Not exercising some control over his opponent, Gracie landed a few punches to his head, then cranked on the shoulder lock and forced Akebono to tap, demonstrating yet again the power of Brazilian jiu-jitsu, regardless of an opponent’s size.

Nogueira Sapp

Antonio Rodrigo Nogueira vs. Bob Sapp

Bob Sapp may have become a laughing stock later in his career, but when he met Antonio Rodrigo Nogueira at PRIDE Shockwave in 2002, he was still worthy of his nickname, ‘The Beast’.

Standing 6′ 5” tall, Sapp weighed a staggering 375 lbs. at the time, yet the most freakish aspect was that he was unnaturally athletic for his size, with a chiseled, thickly-muscled physique.  He had also proven he could fight by having compiled two wins in the PRIDE organization, with both coming by way of KO.

At the time, Nogueira was the PRIDE heavyweight champion and was far more experienced, with an impressive 16-1-1 record, but he’d never gone up against anyone like Sapp before, and was going to be giving up almost 150 lbs. in weight.

71,000 people were in attendance that night to watch the spectacle, and they were put on notice that this was going to be a wild one when ‘Big Nog’ immediately swooped for a takedown, only to be effortlessly scooped up and power-bombed into the mat by Sapp.

For the next 10 minutes Nogueira was put through the ringer underneath this mass of humanity, getting bloodied up by Sapp’s giant fists hammering down on him, while having his submission attempts swatted aside by bone-crunching slams.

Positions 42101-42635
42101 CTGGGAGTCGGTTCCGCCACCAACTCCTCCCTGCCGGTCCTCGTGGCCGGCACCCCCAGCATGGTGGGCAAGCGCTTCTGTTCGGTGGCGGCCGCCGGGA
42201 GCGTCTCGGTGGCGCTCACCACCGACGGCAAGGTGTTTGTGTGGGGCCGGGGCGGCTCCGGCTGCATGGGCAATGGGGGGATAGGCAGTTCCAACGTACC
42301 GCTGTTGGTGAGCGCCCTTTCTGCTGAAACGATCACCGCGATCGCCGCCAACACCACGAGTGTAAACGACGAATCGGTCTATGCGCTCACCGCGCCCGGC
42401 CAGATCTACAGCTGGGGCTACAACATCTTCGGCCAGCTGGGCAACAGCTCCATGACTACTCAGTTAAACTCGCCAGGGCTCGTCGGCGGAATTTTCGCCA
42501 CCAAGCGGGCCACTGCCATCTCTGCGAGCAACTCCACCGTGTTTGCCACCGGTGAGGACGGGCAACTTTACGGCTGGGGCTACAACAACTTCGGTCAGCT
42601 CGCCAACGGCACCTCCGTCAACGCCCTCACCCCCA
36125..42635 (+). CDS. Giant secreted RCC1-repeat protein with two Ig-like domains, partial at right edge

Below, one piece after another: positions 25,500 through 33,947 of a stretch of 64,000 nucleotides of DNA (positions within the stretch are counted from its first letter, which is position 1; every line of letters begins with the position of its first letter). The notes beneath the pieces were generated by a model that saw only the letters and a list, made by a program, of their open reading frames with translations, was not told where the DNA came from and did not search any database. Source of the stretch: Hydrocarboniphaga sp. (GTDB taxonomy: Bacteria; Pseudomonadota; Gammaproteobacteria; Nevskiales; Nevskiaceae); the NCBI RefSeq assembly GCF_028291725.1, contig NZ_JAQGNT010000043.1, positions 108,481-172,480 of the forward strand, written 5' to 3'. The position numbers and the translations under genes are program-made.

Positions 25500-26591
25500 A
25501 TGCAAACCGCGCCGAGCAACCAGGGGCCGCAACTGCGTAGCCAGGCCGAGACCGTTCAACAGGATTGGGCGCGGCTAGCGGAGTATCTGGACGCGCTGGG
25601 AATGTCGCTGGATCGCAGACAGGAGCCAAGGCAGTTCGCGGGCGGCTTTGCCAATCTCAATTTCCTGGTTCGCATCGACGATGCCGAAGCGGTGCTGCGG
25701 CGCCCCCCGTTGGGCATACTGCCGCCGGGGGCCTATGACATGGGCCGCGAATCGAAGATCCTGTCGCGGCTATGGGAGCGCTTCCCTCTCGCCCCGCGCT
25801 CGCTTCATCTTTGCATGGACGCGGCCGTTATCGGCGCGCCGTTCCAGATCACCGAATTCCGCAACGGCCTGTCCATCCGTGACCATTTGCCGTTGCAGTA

’Big Nog’s’ legendary toughness was on full display though, and when Sapp tired in the second round, his perseverance finally paid off, with a nice reversal putting him on top in side control.

He then patiently worked for an armbar, battling hard to unlock Sapp’s grip, and then dropped back with the limb extended to force ‘The Beast’ the tapout and record one of his most memorable victories.

Minowa Giant Silva

Ikuhisa Minowa vs. Giant Silva

Standing just 5′ 9” tall and weighing less than 200 lbs., Ikuhisa Minowa had a reputation for testing himself against huge foes, and they don’t come any bigger than Giant Silva.

A former member of Brazil’s basketball team who’d moved on to become a professional wrestler, Silva was a freak specimen who stood a neck-straining 7′ 2” tall and tipped the scales at 385 lbs.

At face value ‘Minowaman’ had no business being in the ring with a man who was a foot and a half taller than him, but that was just the kind of situation he thrived on.

After a cautious opening, Minowa closed the distance by rolling into his opponent and then drove ‘Giant’ to the mat with a single-leg.

From there he worked to side control and started to land elbows and knees to the big man’s midsection.

However, it was when he started landing hard knees to the head that Silva quickly decided he’d had enough and Minowaman emerged the winner by TKO just 2:33 into the fight.

Yuki Kondo Semmy Schilt

Yuki Kondo vs. Semmy Schilt

While there have been a number of living giants who’ve fought in combat sports, few would go on to be as successful as Semmy Schilt.